I saw the photos of the burned koalas on the Sydney Morning Herald’s website. Very sad, but then you read about the 300+ people being killed, and it’s all tragic.

@Original Andrew: “These people would drink Drano for breakfast if the Republicans told them to.”

True that, sister. COTD.

Oh and back to the point of this post – I’m watching K.O. right now and this tool. Five TRILLION dollars…

@Original Andrew: Now now, no angst, 50% of the people are below average in intelligence, and average is no great shakes either. On any question involving knowledge of the real world, like the relative economic impact of tax cuts and spending, their opinion is like static, it means nothing, except maybe as a measure of ignorance among those who answer their phone in the evening, let alone take a poll.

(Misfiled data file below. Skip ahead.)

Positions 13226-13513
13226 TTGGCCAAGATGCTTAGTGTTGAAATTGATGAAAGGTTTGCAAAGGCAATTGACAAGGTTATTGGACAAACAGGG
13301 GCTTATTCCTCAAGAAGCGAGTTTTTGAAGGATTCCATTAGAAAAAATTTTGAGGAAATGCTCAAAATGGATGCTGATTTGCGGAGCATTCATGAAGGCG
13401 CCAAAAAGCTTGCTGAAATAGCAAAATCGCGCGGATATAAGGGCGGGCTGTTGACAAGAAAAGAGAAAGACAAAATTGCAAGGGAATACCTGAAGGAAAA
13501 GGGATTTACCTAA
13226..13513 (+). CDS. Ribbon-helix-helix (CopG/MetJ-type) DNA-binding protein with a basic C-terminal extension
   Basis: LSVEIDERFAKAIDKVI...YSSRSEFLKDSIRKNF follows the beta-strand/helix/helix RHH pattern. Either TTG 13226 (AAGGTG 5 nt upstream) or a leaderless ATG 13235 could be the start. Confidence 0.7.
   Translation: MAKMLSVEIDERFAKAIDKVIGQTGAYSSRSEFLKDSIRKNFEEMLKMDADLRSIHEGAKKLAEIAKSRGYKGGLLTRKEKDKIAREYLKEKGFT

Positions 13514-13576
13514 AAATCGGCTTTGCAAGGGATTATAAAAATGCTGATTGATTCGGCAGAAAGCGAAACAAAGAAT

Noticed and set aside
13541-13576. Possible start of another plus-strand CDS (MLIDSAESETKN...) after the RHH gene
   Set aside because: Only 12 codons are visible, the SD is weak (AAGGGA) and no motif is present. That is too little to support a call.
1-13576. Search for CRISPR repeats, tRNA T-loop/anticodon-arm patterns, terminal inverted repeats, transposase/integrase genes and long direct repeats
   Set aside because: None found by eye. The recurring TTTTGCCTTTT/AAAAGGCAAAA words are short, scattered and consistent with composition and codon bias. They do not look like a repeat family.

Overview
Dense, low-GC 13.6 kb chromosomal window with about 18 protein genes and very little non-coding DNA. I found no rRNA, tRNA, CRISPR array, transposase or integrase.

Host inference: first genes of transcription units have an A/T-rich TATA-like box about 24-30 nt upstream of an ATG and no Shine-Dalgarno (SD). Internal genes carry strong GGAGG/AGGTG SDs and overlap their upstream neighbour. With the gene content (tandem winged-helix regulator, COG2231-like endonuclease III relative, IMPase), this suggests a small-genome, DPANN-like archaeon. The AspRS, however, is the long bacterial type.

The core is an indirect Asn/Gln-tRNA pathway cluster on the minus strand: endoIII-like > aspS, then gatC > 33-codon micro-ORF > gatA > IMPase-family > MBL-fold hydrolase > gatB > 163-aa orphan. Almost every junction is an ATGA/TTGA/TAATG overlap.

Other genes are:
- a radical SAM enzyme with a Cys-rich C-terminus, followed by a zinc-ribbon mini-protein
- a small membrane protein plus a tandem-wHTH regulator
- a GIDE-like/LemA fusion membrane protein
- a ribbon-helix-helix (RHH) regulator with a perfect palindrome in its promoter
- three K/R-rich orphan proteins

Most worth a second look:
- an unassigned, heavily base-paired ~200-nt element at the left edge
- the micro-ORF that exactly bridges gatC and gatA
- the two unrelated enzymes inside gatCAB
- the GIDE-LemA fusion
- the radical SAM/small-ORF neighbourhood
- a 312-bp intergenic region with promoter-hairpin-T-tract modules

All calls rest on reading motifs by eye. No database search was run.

Thats the reason we have a representative democracy, rather than a direct democracy (also known as anarchy). Since 90% of the people are at best only partially incompetent to make serious policy decisions, the idea is that the representative will sometimes lead, rather than following, especially on an issue on which the representative knows the public is utterly ignorant. Dems actually try, they sometimes persue issues their constituents disagree with, we call them politically naive when they do so. The current system seems to favor the demagogues.

Democracy is the theory that the common people know what they want, and deserve to get it good and hard.
~~Henry Louis Mencken (1880–1956) A Little Book in C Major, p. 19 (1916).